"The Sentiment of the old soldier for the flag of his regiment cannot be described. The bond that fastens soldiers together in its peculiar strength and steadfast firmness is represented by the flag. In battle, it is the symbol of the courage and honor of those who follow it. The soldier will desert the wounded and dying comrade to go with it to certain death, and where it will be passed from one dying grasp to another, and then another, and then still another, so long as a single star or a single stripe or thread of silk remanins, or until the last drop of blood has been spilled. It is to him the glory and majesty of his country. It is the emblem of his native land."
Issac H. Elliot, Colonel of the 33rd Illinois
My avid love for history began as a child growing up listening to the courageous family stories of duty, honor, battle, and flags during the American Civil War. This love for history has found expression in my reproduction of historical flags for museums, theatre, and reenacting organizations.
In the age of telecommunications, few people may realize the importance of a 19th century battle flag. Not only the rallying point for millions of soldiers; these tattered and torn banners became the very souls of the regiments. I have dedicated my talents and energies to the recreation of banners of the Confederacy and the Federal troops, embodying the gallantry and valor of millions of Ameicans during the Civil War. It is important to me that the valor of the color bearers and honor of the regiments should not be forgotten or erased from our collective memory. Recreating the colors of these regiments enable our young people to gaze and ponder on our history, reminding all of us, young and old alike, that during this time men felt so inspired by a cause for freedom that they were willing to walk into the jaws of death to defend it.
With this aim in mind, I have reproduced colors used in the reenactments for the 135th Anniversary of Gettysburg, 135th Anniversary of Antietam, Shiloh, and many other reenactments and engagements of North and South. I have completed museum quality reproductions for the Indiana War Memorials and the Colonel Eli Lilly Civil War Museum in Indianapolis, Indiana.
The sheer pleasure of recreating these flags does not come from payment for these reproductions! It comes from knowing that a future generation will have the opportunity to experience these glorious banners and learn of the valor of regimental color bearers, regiments, and the preservation of freedom.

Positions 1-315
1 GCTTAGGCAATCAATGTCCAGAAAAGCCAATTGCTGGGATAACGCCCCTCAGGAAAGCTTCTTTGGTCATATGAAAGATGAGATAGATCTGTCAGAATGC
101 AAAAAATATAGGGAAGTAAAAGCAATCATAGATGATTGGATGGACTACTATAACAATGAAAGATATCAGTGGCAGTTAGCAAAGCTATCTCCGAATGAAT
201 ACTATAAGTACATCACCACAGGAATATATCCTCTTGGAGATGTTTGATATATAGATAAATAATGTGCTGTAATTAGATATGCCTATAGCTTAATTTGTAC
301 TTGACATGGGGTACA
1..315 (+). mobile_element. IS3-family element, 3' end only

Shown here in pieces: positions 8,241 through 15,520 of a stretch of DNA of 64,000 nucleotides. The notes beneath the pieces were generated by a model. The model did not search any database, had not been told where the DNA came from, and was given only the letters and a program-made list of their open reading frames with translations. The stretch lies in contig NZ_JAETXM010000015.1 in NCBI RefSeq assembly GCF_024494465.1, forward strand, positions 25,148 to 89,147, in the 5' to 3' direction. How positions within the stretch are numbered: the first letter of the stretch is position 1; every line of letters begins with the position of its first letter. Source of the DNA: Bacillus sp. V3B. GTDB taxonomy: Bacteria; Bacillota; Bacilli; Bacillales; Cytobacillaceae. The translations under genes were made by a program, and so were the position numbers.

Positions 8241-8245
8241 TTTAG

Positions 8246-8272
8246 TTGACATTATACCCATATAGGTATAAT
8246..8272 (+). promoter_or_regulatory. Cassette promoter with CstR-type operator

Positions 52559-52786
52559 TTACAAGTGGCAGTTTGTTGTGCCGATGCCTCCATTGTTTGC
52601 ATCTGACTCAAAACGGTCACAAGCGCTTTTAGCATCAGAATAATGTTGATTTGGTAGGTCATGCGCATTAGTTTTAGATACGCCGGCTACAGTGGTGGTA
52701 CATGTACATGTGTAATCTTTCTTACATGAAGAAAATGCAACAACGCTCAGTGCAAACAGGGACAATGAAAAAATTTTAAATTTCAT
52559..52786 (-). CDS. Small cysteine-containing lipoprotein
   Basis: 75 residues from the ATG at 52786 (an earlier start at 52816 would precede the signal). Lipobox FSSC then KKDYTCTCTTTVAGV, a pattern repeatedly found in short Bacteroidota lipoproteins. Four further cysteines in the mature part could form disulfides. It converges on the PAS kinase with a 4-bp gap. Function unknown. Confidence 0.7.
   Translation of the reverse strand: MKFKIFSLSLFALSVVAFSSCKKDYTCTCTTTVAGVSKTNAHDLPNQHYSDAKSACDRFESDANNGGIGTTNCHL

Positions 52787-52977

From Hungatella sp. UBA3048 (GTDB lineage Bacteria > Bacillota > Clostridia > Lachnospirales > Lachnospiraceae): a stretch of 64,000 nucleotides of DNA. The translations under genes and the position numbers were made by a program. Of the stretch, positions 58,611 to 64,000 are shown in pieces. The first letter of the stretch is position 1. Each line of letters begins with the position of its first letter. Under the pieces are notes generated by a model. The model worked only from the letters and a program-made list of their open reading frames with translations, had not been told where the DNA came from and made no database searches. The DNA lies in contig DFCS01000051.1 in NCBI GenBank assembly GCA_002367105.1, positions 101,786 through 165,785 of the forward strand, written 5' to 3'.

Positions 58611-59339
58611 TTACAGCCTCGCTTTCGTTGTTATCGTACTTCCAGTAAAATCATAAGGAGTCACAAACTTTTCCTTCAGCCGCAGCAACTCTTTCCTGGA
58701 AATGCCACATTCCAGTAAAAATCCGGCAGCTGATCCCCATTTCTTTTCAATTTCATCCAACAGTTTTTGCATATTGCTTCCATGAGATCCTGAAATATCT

I have the capability of recreating museum quality reproductions in silk or cotton. I am also interested in recreating high quality banners for reenactors. Due to the nature of this business, half payment must accompany the flag order. Work will not begin without this first payment. At anytime during the production of the flag if the purchaser decides to decline the flag, then the flag and half payment revert to the seller. Thorough research and documentation are part of the flag reproduction process. I am able to work from original flags, photographs, or original designs.
Russell D. Bridgeman
33rd Indiana......33rd Virginia
Here are some of the flags that I have done
The following flags are on display in the Colonel Eli Lilly Civil War Museum in Indianapolis, Indiana.
32nd Indiana Infantry, "1st German"
47th Indiana Infantry
1st Indiana Cavalry
Museum Display of Several Flags
The following flags are on display in the Indiana War Memorial Museum in Indianapolis, Indiana.
2nd Indiana Infantry
10th Indiana Artillery
Close Detail of the 10th Indiana flag
Confederate 1st National flag
33rd Virginia Infantry
7th Kentucky Infantry (CS)
33rd Indiana Infantry
Close Detail of the 33rd Indiana flag
35th Indiana Infantry, "1st Irish"
Detail of the 35th Indiana flag
Close Detail of the 35th Indiana flag
19th Indiana Infantry
For more information concerning the purchase of a Bridgeman Flag, email:
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This page was last updated on
December 19, 2000
This site maintained by Aaron Rambo